Someone who has taken calc could perhaps critique my formulas. All I know is the numbers work for my story, and they let me know when the characters have moved too quickly (or slowly). And it made for some interesting revisions.

So the effort turned out to be more useful than I thought.

Pressing on to The End

My last post was very valuable to me. I have sorted out all the issues with the manuscript, and am now pressing on to the end. I had to cut about 3000 words of redundant and irrelevant scenes, but once I did that, I had nothing in front of me except blank pages and plot markers. Therefore, I was able to write almost 4000 words since my last post.They all came in a rush–just like they have done for most of this book. Too bad I got mired in so many plot changes…

This experience has shown me that I need to post weekly–it keeps my inspiration flowing.

Recent Research

This week, I researched STDs and confirmed an earlier decision that one of my characters is going to get syphilis. Naturally, he totally deserves it. But he’s kind of an ally to my protagonists–a shades-of-gray type of character–so they’ll have to get him fixed up in a future book. He just has to get north of 1950 or so.

Why syphilis? Mostly because it is curable. I want to use the guy in future books. And I need him healthy.

I noticed something … well, disturbing when I was doing the research. Here is a bust of a man with advanced syphilis. Note the skull protrusions:

Tertiary syphilis head

And now, a beloved character from children’s animated film:

90s-Hunchback-of-Notre-DameI am fairly weirded out.

Research Road Trip?

Google Maps has been greatly helpful with imagery from the various towns and cities that my characters pass on the road-trip portion of my novel, but I keep thinking that I’d like to make the drive for real. It would involve driving up to South Carolina, and driving back down south on my non-interstate route. It will probably be a three day trip–one day there, and allow for two days back. So this may be something I’ll do early next year. All my vacation for this year is spoken for. If I do this, I will definitely be posting on it. My family loves long car trips–even my daughter–so I expect it to be a good time for all.

Multibook Commitment

Another thing I decided on in the last few weeks was that this will definitely be a multibook commitment. I toyed with the idea of trying to tie everything up in one book, but it would end up being about 150,000 words and would definitely have pacing problems, because the last 25,000 or so words have been sloping toward an ending. Plus, I know how I am going to segue into that book.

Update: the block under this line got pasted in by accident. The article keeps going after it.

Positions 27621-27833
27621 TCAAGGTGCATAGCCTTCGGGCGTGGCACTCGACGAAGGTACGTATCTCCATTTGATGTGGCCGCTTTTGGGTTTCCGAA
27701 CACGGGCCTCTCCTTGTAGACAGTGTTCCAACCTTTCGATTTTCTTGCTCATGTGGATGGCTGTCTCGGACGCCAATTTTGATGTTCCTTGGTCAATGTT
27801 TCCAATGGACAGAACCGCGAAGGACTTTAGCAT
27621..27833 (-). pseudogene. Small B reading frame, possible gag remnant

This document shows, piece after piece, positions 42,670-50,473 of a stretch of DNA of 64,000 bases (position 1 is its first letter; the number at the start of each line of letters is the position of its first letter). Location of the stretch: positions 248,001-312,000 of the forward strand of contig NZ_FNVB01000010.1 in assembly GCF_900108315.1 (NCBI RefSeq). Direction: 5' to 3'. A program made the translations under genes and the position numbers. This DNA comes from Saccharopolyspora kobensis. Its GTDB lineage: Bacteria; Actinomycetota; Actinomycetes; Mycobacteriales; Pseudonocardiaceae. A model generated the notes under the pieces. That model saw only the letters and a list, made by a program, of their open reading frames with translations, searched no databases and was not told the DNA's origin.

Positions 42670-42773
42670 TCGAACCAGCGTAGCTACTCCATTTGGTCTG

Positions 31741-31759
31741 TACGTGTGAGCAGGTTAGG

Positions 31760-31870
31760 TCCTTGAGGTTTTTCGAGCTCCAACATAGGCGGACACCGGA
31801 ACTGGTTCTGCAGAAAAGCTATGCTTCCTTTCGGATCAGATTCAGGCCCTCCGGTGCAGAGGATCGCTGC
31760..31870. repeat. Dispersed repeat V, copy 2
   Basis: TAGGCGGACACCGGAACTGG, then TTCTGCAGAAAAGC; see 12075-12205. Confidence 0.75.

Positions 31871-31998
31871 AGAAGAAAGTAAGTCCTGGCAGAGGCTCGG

So that’s it for now. Thanks for the support and encouraging words.

Writing Engines are Humming

What a week. Using the road map I made for myself last week, I finally gritted my way through a very difficult rewrite, pushing East of Yesterday up to over 100,000 words. Then I started cutting scenes that had become either redundant or irrelevant after the rewrite, and chopped it down to 97,000 words. And now I’m back up to 99,000 with nothing but blank pages before me.

And right now, that’s a beautiful thing. I don’t have blank page syndrome–I had full page syndrome. I had page after page of irrelevancy and redundancy, with tiny dollops here and there of stuff I needed to keep. I was daunted at the thought of straightening it all out. But I pressed on and pressed through, and now I can see the end in sight.

One thing I keep running into is what I call temporal inconsistencies. I don’t do a lot of twisting time in knots–because it’s really difficult to follow–but what little I do has to be consistent from either end of time. It’s hard to explain. You’ll have to read it for yourself. Well, I caught myself writing in an inconsistency when I was going to have someone warn someone else about something he has already done, but has yet to do. And then I realized the warning made no sense. And then I realized that it could make sense, if I just tweaked it a little bit.

Here’s a snip, from Mike’s point-of-view. He’s talking to his friend, Brad. It starts with Mike.

“Wait. Did you say you were going to ride home with him?”

“Yup. All the way to 1975. Remember that weird problem I had back then? When you said I’d been in a fight, but I really wasn’t?”

“Yeah?”

“Well, you described a guy that looked a lot like this Lysander cat. I don’t know what I did, but I guess I’ll find out, right? And we do know I pop him a good one and he’s down for the count?”

“Well … yeah.”

“So you head back to the 20s and hang tight. I’ll misdirect him back to the 70s, use my Good Knight on him, and I’ll be back before you get home.”

“But how—“

“Look, I can’t stay—they think I’m out to take a piss. Just get out of here, for the love of God. They’re still looking for Adele.”

And he ran off into the night.

The Good Knight is what he calls is famous (or infamous) right jab.

It’s fun to write. And I’m hoping it’s fun to read as well. :)